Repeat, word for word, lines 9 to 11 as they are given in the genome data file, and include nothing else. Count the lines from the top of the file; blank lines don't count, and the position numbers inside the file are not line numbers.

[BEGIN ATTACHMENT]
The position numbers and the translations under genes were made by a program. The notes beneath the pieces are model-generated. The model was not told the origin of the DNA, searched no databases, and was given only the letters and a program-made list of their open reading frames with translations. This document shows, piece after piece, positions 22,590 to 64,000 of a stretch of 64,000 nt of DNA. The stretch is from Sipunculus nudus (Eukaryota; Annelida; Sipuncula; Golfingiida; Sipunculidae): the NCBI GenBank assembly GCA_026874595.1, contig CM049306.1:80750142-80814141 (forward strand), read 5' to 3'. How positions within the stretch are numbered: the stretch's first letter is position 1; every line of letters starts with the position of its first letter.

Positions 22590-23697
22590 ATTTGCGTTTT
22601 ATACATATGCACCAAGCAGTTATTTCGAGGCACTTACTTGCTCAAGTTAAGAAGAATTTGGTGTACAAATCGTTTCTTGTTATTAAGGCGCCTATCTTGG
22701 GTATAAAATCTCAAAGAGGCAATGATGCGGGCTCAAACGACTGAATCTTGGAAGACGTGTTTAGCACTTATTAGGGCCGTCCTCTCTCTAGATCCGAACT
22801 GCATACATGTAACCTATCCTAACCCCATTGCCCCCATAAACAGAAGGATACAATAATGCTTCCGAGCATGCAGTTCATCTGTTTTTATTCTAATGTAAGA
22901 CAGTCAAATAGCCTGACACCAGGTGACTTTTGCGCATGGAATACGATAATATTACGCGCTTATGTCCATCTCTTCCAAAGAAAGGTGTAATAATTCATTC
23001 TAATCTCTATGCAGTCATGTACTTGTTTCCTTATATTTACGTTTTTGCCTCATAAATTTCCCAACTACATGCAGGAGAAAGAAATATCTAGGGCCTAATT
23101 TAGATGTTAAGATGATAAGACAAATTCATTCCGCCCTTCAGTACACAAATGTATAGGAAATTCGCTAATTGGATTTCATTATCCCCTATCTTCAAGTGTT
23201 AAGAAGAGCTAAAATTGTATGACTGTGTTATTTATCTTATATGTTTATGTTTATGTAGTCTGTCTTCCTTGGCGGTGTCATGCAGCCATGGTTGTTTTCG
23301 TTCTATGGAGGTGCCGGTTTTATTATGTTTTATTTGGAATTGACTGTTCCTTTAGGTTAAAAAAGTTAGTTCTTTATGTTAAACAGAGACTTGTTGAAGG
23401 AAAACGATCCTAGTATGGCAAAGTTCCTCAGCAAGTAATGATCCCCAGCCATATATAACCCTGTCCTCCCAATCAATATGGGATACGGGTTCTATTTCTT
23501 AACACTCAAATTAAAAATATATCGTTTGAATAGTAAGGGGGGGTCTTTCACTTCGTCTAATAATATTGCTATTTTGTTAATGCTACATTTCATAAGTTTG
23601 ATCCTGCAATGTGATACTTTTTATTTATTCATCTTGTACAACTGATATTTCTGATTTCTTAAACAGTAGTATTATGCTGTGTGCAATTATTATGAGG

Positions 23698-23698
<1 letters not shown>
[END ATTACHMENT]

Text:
23101 TAGATGTTAAGATGATAAGACAAATTCATTCCGCCCTTCAGTACACAAATGTATAGGAAATTCGCTAATTGGATTTCATTATCCCCTATCTTCAAGTGTT
23201 AAGAAGAGCTAAAATTGTATGACTGTGTTATTTATCTTATATGTTTATGTTTATGTAGTCTGTCTTCCTTGGCGGTGTCATGCAGCCATGGTTGTTTTCG
23301 TTCTATGGAGGTGCCGGTTTTATTATGTTTTATTTGGAATTGACTGTTCCTTTAGGTTAAAAAAGTTAGTTCTTTATGTTAAACAGAGACTTGTTGAAGG